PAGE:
Wednesday, August 21, 2013
From Where I Am Standing: Papa Was a Rolling Stone
Identity, absent parents, terrorism, and false assumptions are all in the mix in Delirium's production of From Where I Am Standing. But a slight and tender story is crushed under the weight of an overindulgent soundtrack and excess theatricality.
Meg's father (Oliver Kaderbhai) left her and her mother when Meg was a child. She (Shamaya Blake) is called to India when he becomes a person of interest in a terrorist attack on the British Embassy. Her troubled relationship with her father holds her back for years after he has passed and it is only when she reopens the past that she learns the truth about who her father really was.
With flashbacks to her father and mother (Miranda Menzies) as teens to flash forwards to Meg and her partner (William Hartley), a visionary of reconnection in an age of social media disconnection, the production is ambitious. The company appears to be trying to take on global issues, over an extended period of time, and find the personal in them. But ultimately that overreaching ambition crushes what could be an affecting piece about personal journeys and communication.
Each scene and moment is directed with equal weight and everything comes off like it's a critical key to a mystery but the scenes do not live up to this unfortunate tone and expectation. And not all the scenes ARE in fact necessary--either as plot or character development (in particular the heavy political talk in the Dad's teenage years doesn't set the stage for him later leaving and living the nomadic lifestyle he adopts). And without emotional ebbs and flows the story has no room to breathe.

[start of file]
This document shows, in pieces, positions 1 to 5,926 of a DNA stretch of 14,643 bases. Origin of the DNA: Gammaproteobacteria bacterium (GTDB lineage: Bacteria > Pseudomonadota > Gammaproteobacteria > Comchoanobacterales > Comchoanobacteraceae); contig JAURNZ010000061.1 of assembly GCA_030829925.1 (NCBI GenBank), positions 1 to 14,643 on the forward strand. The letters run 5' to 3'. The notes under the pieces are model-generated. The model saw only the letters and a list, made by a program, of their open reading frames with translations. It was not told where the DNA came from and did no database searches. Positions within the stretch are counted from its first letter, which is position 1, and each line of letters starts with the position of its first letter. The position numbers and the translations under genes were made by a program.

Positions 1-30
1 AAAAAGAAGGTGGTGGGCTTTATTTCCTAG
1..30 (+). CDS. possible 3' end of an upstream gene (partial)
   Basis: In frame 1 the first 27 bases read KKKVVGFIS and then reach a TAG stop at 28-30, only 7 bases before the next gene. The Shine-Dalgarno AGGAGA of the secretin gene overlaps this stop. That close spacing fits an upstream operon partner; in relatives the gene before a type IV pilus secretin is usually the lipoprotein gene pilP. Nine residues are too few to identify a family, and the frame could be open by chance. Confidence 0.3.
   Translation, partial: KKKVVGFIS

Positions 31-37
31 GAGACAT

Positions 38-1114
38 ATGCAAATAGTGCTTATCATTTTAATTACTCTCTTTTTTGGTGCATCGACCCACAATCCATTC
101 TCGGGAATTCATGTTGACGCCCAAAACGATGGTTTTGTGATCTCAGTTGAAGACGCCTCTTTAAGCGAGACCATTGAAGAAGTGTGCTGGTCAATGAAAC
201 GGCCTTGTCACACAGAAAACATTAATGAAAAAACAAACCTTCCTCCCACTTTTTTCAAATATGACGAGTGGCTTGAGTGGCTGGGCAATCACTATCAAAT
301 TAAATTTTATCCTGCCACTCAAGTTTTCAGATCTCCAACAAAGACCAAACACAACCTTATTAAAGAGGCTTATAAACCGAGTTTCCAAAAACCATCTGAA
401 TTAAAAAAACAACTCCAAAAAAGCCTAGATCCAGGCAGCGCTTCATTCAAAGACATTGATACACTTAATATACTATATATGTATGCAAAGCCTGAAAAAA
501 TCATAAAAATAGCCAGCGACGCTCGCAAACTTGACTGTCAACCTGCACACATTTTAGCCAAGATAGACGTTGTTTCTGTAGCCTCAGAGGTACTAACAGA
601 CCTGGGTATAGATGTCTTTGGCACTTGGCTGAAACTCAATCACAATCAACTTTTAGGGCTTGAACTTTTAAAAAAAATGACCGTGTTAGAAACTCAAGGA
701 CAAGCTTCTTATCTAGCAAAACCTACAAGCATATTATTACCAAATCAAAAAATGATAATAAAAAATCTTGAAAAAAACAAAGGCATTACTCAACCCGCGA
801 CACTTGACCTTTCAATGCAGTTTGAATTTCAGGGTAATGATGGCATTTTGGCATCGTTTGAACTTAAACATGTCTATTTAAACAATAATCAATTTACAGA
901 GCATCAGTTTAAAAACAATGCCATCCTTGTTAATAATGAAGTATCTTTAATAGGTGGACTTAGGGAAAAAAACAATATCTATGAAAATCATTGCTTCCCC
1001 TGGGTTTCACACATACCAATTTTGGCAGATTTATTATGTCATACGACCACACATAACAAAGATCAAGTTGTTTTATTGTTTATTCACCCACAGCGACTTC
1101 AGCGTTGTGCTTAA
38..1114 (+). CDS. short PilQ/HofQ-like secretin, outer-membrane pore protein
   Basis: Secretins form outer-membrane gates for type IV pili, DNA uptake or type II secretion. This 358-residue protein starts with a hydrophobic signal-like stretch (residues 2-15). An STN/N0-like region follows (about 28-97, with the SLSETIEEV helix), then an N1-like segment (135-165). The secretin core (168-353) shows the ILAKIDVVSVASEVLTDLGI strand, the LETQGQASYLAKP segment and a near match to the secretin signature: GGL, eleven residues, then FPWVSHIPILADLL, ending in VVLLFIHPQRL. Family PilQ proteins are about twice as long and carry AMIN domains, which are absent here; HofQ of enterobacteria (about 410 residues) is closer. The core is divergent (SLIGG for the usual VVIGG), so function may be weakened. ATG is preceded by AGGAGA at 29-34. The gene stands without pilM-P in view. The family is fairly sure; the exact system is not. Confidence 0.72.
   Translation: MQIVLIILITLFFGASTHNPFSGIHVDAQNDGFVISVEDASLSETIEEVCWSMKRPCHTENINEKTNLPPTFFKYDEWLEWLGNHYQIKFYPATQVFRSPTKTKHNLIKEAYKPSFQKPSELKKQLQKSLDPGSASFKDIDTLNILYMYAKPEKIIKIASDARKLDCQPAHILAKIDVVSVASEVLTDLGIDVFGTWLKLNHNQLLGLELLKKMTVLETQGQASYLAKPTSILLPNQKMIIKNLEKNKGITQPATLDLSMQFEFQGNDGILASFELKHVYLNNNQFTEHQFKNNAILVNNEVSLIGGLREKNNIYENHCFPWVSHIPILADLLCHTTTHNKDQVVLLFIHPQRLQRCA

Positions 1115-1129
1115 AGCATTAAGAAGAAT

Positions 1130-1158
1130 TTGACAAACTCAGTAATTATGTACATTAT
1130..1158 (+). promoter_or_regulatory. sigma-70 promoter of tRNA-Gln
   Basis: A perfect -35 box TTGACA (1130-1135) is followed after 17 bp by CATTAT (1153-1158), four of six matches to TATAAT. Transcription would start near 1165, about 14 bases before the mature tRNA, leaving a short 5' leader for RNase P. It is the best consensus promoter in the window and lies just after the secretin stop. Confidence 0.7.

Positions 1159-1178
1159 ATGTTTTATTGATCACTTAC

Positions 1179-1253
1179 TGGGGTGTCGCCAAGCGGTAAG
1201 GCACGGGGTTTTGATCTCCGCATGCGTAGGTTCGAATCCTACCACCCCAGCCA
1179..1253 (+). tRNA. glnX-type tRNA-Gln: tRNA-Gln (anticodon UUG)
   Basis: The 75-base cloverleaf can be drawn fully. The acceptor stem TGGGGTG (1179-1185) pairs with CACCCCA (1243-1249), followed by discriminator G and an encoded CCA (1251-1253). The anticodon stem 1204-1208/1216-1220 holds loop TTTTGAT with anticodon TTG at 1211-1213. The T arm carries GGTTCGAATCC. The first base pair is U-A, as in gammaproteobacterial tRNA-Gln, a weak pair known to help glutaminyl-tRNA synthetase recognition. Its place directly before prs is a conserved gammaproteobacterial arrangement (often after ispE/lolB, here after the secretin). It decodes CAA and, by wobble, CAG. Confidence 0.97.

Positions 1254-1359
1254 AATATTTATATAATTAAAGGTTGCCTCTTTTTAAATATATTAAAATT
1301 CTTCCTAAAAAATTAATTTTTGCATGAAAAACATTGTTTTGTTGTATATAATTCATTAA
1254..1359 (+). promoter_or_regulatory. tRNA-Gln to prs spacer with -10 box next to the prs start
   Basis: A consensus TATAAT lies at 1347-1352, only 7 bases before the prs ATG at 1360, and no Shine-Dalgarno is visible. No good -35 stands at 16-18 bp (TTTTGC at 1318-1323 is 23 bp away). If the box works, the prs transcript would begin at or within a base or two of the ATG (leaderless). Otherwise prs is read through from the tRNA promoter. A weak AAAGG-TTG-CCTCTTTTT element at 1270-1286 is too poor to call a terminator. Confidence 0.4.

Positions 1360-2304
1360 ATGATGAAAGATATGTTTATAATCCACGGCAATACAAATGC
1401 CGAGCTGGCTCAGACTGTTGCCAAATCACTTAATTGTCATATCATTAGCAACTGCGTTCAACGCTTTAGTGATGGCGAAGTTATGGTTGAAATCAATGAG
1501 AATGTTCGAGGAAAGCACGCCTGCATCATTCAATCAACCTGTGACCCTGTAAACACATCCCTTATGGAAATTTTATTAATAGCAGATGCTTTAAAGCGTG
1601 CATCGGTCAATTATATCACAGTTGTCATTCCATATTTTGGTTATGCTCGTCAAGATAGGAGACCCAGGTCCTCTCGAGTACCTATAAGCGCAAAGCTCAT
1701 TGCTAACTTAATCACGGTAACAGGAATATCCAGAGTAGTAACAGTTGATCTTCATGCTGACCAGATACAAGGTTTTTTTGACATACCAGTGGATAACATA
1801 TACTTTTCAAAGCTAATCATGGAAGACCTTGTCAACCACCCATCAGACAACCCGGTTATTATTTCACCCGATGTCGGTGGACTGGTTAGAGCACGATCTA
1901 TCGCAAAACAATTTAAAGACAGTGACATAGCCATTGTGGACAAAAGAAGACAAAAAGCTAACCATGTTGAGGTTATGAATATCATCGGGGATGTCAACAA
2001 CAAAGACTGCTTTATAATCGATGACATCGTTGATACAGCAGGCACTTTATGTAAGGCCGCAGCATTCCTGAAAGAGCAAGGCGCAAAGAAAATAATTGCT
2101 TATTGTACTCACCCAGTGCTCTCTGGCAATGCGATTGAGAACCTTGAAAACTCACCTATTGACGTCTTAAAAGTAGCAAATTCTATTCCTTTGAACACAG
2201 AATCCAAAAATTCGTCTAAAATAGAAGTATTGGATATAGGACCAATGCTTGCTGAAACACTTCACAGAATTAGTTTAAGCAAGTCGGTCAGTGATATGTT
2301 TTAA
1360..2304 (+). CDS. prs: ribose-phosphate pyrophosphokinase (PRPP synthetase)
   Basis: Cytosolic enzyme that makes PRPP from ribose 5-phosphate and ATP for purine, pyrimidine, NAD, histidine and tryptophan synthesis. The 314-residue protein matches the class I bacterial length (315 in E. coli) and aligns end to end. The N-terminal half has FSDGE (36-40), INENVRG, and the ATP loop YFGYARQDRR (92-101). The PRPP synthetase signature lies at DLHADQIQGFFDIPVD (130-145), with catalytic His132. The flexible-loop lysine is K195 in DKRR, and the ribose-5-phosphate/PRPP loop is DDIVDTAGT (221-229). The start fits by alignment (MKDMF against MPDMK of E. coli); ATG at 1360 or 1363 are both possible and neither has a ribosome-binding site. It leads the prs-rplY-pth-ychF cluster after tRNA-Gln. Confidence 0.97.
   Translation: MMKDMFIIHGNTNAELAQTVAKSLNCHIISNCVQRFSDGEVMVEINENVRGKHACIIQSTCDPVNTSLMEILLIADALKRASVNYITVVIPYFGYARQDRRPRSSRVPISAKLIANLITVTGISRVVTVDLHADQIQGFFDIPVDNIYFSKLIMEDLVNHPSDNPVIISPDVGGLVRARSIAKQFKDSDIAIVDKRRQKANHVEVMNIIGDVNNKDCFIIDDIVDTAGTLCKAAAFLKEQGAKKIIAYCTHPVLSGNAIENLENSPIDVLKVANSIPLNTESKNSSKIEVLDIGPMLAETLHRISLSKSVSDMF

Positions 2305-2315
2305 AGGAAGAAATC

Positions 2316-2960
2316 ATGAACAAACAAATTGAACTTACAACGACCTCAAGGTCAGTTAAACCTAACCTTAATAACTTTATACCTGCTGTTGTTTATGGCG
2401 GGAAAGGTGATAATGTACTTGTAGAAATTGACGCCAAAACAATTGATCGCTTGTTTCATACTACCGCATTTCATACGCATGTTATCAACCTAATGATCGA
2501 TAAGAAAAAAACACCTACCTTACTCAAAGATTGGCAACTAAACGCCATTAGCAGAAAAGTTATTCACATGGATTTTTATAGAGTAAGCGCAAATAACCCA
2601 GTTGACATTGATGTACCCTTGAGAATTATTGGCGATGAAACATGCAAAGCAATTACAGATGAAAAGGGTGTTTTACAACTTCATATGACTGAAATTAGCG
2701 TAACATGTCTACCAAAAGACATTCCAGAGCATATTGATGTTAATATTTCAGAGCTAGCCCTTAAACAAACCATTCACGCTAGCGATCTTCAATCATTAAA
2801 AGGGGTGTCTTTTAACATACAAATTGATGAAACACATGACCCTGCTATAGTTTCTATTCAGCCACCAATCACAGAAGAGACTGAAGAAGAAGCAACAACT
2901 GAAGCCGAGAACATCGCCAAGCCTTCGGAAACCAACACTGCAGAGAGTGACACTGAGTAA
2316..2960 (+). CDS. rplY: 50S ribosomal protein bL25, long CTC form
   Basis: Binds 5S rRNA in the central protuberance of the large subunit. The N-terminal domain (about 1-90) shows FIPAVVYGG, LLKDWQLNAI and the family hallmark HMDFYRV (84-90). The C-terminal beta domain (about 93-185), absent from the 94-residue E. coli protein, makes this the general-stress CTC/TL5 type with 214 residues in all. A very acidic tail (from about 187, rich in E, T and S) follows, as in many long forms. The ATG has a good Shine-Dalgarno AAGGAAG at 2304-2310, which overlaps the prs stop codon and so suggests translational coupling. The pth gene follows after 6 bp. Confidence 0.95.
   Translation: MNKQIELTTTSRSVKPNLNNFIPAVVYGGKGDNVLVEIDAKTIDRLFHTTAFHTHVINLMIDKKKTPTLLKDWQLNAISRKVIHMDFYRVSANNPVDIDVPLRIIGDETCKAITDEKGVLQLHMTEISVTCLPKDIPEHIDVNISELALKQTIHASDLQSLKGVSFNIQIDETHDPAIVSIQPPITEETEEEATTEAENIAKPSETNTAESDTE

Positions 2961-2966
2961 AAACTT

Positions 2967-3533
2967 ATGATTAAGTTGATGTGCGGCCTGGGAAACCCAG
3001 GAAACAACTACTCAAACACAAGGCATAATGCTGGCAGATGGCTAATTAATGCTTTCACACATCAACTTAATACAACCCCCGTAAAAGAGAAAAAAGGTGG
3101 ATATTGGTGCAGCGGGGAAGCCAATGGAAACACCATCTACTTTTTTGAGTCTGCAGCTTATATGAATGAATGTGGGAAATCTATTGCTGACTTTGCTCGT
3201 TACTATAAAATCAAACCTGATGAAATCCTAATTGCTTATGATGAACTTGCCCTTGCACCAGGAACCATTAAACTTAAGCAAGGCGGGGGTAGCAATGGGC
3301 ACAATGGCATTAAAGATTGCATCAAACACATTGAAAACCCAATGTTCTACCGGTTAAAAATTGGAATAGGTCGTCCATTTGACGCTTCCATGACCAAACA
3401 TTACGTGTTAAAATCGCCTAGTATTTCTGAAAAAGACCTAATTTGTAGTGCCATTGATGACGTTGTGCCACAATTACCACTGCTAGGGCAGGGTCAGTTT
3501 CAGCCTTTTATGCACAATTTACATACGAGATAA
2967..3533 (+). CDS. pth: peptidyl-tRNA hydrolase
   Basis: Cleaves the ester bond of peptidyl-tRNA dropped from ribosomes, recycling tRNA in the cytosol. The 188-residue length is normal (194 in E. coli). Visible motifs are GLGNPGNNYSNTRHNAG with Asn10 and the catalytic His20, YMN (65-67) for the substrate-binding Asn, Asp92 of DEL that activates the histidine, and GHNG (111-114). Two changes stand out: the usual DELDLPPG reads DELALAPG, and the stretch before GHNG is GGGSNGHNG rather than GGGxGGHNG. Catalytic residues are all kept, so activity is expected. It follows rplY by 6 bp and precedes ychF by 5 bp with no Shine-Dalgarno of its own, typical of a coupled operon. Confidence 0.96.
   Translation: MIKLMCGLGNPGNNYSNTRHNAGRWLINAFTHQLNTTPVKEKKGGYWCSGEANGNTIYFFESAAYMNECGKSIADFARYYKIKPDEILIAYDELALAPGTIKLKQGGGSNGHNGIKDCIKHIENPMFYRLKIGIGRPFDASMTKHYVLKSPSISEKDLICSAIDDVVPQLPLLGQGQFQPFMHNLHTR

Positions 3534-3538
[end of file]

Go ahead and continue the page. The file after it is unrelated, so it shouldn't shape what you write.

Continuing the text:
Using tablet computers and text and image projections on a series of antique suitcases, the production mixed old and new in an interesting way. But sadly the music in the show dripped a heavy emotional syrup over all the actions. Rather than letting performances (which were great across the board) or direction (which was here too heavy-handed) lead the audience to the emotional moments, the music was oppressive and made for some eye-rolling moments that un-scored may have been poignant. Similarly, adding another unnecessary layer was the use of physical theater. Some of these elements, if handled deftly, could have built up the narrative. But instead it comes across as a jumble--energetic and well-meaning--but too much.
The final scene between Oliver Kaderbhai and Michelle Luther (another nomad he encounters in the Embassy) was flirty, emotional, and powerful. It showed that this is a talented company but their over-reliance on their theatrical grab-bag actually got in the way of drama. Their storytelling suffered for it.
The production happened to suffer a lighting board meltdown right before the show started but I found the lighting operation was largely seamless and did not take away from the show at all. So bravo to the tech crew under these circumstances.